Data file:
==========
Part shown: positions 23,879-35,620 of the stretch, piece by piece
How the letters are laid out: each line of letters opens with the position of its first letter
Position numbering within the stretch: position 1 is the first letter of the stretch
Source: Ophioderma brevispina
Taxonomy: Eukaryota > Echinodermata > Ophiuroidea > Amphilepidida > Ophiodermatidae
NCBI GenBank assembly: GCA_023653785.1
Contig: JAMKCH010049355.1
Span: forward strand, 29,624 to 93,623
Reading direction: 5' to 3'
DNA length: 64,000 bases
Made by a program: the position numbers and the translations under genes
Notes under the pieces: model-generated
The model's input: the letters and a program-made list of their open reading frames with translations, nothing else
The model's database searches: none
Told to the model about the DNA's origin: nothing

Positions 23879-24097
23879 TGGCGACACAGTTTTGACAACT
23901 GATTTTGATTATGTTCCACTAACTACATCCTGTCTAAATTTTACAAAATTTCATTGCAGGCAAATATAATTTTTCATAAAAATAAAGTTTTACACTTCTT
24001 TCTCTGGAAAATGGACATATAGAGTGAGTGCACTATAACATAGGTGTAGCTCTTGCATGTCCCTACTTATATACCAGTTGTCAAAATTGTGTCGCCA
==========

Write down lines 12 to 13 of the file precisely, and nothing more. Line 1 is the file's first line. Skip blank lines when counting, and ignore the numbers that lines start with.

Notes under the pieces: model-generated
The model's input: the letters and a program-made list of their open reading frames with translations, nothing else